Individuals who fear returning to their country of Citizenship
Refugee Claim Inside of Canada
Refugee Claim inside of Canada
It is advisable to have a refugee lawyer assist you in understanding the steps and procedures to be able to claim refugee protection in Canada as not all cases would allow a person to obtain protection in Canada.
Who is a refugee claimant?
A refugee claimant is a person who is either a convention refugee or a person in need of protection.
The Refugee Protection Division will determine if a person is a Convention refugee or a person in need of protection.
Convention refugees are defined as individuals who is outside of their home country or the country they normally live in. They are not able to return because of a well-founded fear of persecution based on:
- political opinion
- nationality, or
- membership in a social group, such as women or people of a particular sexual orientation.
A person in need of protection is a person in Canada who cannot return to their home country safely.
This is because if they return to their home country, they believe that they would be subject to a:
- danger of torture
- risk to their life, or
- risk of cruel and unusual treatment or punishment.
When is a person not Eligible to make a refugee claim in Canada?
Some individuals may not be able to make a refugee Claim in Canada if they:
- Have been determined to be a Convention Refugee or Protected person in another country and they can return to that country or in Canada; or
- arrived via the Canada-United States of America border and the Safe Third Country Agreement Applied to you, see below; or
- are inadmissible into Canada on Security grounds, for Serious Criminality or human rights violations; or
- Made a previous claim in Canada for Refugee protection and it was refused, abandoned or withdrawn the c or they were found ineligible; or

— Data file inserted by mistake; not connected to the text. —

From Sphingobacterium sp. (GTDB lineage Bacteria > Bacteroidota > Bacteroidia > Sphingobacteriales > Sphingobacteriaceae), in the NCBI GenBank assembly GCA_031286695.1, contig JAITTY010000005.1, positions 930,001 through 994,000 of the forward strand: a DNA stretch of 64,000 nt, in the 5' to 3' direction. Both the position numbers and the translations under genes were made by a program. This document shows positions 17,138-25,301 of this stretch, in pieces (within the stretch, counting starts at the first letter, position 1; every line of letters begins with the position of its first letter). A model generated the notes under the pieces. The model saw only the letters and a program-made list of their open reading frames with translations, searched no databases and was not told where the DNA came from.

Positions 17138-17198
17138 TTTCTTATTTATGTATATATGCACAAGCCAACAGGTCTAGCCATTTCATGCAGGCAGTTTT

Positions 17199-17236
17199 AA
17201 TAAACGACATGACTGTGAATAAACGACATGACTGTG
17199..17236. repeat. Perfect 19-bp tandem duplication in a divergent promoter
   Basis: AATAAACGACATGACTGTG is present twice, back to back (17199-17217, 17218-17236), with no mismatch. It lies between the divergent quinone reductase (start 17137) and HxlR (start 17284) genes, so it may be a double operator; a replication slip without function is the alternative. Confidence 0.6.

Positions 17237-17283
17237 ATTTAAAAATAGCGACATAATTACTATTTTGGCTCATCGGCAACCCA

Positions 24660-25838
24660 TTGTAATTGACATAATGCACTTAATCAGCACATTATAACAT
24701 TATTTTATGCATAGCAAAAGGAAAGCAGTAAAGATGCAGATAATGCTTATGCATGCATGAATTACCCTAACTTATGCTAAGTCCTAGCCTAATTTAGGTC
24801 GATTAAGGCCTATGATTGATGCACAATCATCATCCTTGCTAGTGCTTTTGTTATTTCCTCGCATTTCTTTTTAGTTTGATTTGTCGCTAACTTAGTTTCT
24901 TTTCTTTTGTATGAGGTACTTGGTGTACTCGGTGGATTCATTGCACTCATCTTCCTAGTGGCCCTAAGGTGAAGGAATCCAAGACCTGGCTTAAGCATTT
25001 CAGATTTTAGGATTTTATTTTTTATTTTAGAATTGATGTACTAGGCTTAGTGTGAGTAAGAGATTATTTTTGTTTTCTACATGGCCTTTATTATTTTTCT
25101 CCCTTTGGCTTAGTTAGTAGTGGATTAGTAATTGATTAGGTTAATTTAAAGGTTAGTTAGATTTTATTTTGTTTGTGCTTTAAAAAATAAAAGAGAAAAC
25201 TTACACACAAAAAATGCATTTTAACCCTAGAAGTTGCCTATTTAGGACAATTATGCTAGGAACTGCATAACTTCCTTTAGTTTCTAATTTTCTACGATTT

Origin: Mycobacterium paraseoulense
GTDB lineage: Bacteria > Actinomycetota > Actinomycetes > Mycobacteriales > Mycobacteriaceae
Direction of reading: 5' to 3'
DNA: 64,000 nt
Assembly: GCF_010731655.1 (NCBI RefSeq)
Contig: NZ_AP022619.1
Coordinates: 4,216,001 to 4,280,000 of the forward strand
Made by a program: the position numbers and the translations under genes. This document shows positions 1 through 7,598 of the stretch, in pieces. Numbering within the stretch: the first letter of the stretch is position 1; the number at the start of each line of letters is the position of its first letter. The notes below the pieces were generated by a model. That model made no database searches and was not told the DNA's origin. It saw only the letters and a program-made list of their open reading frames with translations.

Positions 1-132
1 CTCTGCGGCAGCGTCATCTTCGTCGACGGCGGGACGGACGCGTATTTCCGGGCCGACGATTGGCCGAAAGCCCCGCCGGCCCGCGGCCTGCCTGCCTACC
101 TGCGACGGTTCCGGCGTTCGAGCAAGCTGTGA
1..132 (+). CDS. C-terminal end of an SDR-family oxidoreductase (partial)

- Made a refugee claim in a country with which Canada has an information-sharing agreement
What is the Safe Third Country Agreement and how does it impact a Refugee Claim?
NOTE: The Federal Court of Canada determined on July 22, 2020, that the provisions enacting the Safe Third Country Agreement infringe the guarantees in section 7 of the Charter.
See Federal Court determines that the Safe Third Country Agreement violates section 7 of the Charter.
This means that a foreign national who arrived in the United States of America first must claim protection in the United States of America, unless one of the exceptions under the agreement applies to them only then would they be able to claim protection in Canada.
The Safe Third Country Agreement applies only to refugee claimants who are seeking entry into Canada from the United States of America from one of these entry points:
- at Canada-U.S. land border crossings
- by train or
- at airports, only if the person seeking refugee protection in Canada has been refused refugee status in the U.S. and is in transit through Canada after being deported from the U.S.
There are four exceptions to the Agreement:
- Family member exceptions such as if you have a family member in Canada
- Unaccompanied minors exception
- Document holder exceptions
- Public interest exceptions